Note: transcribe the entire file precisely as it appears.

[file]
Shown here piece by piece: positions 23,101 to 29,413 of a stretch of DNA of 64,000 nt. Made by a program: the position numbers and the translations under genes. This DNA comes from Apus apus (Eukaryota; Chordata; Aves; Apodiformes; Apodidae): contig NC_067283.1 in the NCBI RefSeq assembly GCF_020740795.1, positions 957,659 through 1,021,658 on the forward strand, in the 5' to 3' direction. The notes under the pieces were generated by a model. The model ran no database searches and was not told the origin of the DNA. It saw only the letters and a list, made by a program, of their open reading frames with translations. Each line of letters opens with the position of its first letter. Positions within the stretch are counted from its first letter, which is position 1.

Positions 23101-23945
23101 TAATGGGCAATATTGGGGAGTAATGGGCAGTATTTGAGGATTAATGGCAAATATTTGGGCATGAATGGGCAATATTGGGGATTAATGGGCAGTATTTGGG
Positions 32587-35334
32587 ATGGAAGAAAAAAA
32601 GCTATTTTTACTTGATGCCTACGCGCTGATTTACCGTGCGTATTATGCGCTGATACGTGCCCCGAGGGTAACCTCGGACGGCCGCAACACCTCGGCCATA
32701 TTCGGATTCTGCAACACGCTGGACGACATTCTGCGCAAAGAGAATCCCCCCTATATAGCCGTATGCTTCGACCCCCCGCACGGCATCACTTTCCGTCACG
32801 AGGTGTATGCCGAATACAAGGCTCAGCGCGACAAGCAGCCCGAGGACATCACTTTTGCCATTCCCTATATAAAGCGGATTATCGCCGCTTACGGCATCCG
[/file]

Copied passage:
Shown here piece by piece: positions 23,101 to 29,413 of a stretch of DNA of 64,000 nt. Made by a program: the position numbers and the translations under genes. This DNA comes from Apus apus (Eukaryota; Chordata; Aves; Apodiformes; Apodidae): contig NC_067283.1 in the NCBI RefSeq assembly GCF_020740795.1, positions 957,659 through 1,021,658 on the forward strand, in the 5' to 3' direction. The notes under the pieces were generated by a model. The model ran no database searches and was not told the origin of the DNA. It saw only the letters and a list, made by a program, of their open reading frames with translations. Each line of letters opens with the position of its first letter. Positions within the stretch are counted from its first letter, which is position 1.

Positions 23101-23945
23101 TAATGGGCAATATTGGGGAGTAATGGGCAGTATTTGAGGATTAATGGCAAATATTTGGGCATGAATGGGCAATATTGGGGATTAATGGGCAGTATTTGGG
Positions 32587-35334
32587 ATGGAAGAAAAAAA
32601 GCTATTTTTACTTGATGCCTACGCGCTGATTTACCGTGCGTATTATGCGCTGATACGTGCCCCGAGGGTAACCTCGGACGGCCGCAACACCTCGGCCATA
32701 TTCGGATTCTGCAACACGCTGGACGACATTCTGCGCAAAGAGAATCCCCCCTATATAGCCGTATGCTTCGACCCCCCGCACGGCATCACTTTCCGTCACG
32801 AGGTGTATGCCGAATACAAGGCTCAGCGCGACAAGCAGCCCGAGGACATCACTTTTGCCATTCCCTATATAAAGCGGATTATCGCCGCTTACGGCATCCG